I have a confession to make. I'm a big fan of Marian McPartland's Piano Jazz. That's not the confession. The confession is that while I'm listening I imagine myself as the guest. I imagine all the wonderful things I'd play and all the profound things I'd say in the interview. I imagine this all through the program and for the rest of the day and then all the other days of the week. I've been doing this for years and I'm too busy imagining to get any practicing done. On New Year's eve I had a nightmare that I have since come to believe was a sign from above. It went like this:
"Hi, welcome to Piano Jazz. I'm Marian McPartland and my guest today is Todd Hildreth, a fine pianist from Louisville. Welcome to the show, Todd."
"Thanks, Marian. And might I say you're looking mighty ﬁne behind that piano today."
"Uh, gee, Todd, you 're probably up to some great things there in Louisville. Do you have any recordings out?" "Well, I recorded my senior recital, but it didn't turn out too well. Mom had the tape recorder right there in her lap and Grandpa just talked through the whole thing. All you can hear is him."
"Oh, dear ... well, uh, Todd, tell me about some of your piano inﬂuences."
"Well, there's Paul Shaffer. I love the way he slides up and down the keyboard. And he's so funny, isn't he? And Liberace! I just love the way he ... what do you call it when he rolls the chords?"
"Yeah, those. And Floyd Cramer! He plays reeeeal pretty."
"Don't you have any jazz inﬂuences?"
"Jazz inﬂuences? Well let me see ... I tell you what, let's jam a bit and I'l1 let you know if one comes up. I'll start. I've prepared 'I've Got a Lovely Bunch of Coconuts,' but I can only play one hand at a time. I hope you don't mind." I begin to play."Darn it! I had this yesterday!"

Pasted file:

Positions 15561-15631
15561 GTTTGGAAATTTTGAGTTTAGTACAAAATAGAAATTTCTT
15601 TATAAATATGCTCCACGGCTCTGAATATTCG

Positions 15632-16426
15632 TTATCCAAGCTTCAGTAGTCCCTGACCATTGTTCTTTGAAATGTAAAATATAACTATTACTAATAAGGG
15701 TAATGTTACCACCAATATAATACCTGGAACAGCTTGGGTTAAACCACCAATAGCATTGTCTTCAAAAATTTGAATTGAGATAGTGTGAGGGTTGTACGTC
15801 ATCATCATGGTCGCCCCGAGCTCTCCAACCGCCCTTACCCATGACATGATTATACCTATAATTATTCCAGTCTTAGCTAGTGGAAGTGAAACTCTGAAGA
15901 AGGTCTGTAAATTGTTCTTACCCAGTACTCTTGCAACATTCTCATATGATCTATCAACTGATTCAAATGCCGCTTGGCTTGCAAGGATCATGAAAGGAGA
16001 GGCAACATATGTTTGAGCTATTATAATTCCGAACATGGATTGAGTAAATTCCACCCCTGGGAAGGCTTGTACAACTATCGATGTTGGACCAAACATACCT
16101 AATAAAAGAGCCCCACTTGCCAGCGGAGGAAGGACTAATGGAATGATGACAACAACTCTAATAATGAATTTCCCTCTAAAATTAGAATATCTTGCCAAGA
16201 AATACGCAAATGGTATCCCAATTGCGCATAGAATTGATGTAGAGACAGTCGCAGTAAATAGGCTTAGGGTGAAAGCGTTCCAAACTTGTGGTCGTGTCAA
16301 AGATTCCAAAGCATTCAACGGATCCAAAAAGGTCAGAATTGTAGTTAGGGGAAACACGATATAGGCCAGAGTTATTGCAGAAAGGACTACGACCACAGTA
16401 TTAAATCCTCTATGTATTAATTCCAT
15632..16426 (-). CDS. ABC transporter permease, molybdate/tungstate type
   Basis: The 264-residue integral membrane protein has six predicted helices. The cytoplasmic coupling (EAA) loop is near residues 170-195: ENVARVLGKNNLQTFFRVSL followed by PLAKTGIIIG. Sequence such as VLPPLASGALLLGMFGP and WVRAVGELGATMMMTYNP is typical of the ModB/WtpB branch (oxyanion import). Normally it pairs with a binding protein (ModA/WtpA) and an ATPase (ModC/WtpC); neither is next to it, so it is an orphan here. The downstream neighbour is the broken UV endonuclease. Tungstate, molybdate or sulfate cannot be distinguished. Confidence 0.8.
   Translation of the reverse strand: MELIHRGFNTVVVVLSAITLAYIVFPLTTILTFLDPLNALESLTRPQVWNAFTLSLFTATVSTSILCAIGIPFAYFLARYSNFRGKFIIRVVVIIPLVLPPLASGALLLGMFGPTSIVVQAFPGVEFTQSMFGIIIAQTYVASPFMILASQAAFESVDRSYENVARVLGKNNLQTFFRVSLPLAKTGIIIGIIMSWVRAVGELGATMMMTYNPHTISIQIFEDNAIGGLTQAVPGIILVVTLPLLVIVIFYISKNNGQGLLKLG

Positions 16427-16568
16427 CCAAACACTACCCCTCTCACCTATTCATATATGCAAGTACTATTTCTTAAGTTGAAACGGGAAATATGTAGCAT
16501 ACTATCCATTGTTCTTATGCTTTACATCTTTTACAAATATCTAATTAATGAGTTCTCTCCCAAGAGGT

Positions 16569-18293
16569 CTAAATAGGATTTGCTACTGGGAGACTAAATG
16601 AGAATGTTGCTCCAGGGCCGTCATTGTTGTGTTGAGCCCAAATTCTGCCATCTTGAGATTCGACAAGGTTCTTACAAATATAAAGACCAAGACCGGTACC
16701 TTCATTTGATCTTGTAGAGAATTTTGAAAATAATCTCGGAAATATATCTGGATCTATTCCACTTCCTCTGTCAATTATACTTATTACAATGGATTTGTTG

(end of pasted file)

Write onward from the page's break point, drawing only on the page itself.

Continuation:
"Oh, dear! Um, Todd, why don't we play something together. How about 'Billie's Bounce'?"
"Yeah,'Billie's Bounce'! Let's see, I think I've got that in this fakebook here."
"It's'a blues in F!"
"Oh, blues in Fl Sure! Let's see, that starts on F7, then goes to B-ﬂat seven, then back to F and then ... oh, I'll just improvise when I get to that part. That's what jazz is all about isn't it! Improvisation?"
"I think this might be a good time to tell anyone who's just tuned in that my guest today is Todd Hildreth and he"s in the left channel and I'm in the right. OK? DID YOU HEAR ME? THAT'S NOT ME IN THE LEFT CHANNEL,IT'S HM!"
And so we played and I was jammin'! I was improvising all over the place! Iwas jumpin' up and down and singin' and usin' my elbows and feet and gettin' down real good. When we were finished, I gave Marian a big smile but she didn't return it. It seemed like something was bothering her.
"I'rn going to play a solo piece now," she said, kind of mad.
"But Marian, I'm just getting warmed up ... (LOUD SLAPPING SOUND) ... Um, on second thought, why don't you play something, Marian. I'll go put some ice on this."
And so she played and played and played. She played all the way to the end of the show. When it was over, she just got up and left. She didn't say a word to me.
Then a realization come to me slowly; perhaps I had done something to make her mad. Maybe I didn't play well or something. Maybe the sixth time I quoted "Tie a Yellow Ribbon" on my solo was one time too many. (It's a little trick I use when I lose the form — ﬁts over anything.) Maybe I had made a complete fool of myself! Panic set in on me like the plague.
Then I woke up.
Don't worry, Marian! I'm practicing now! Every day! I won't let you down! Save me a space in 2005! Here I come, Marian! Don't worry about me!
See you next time.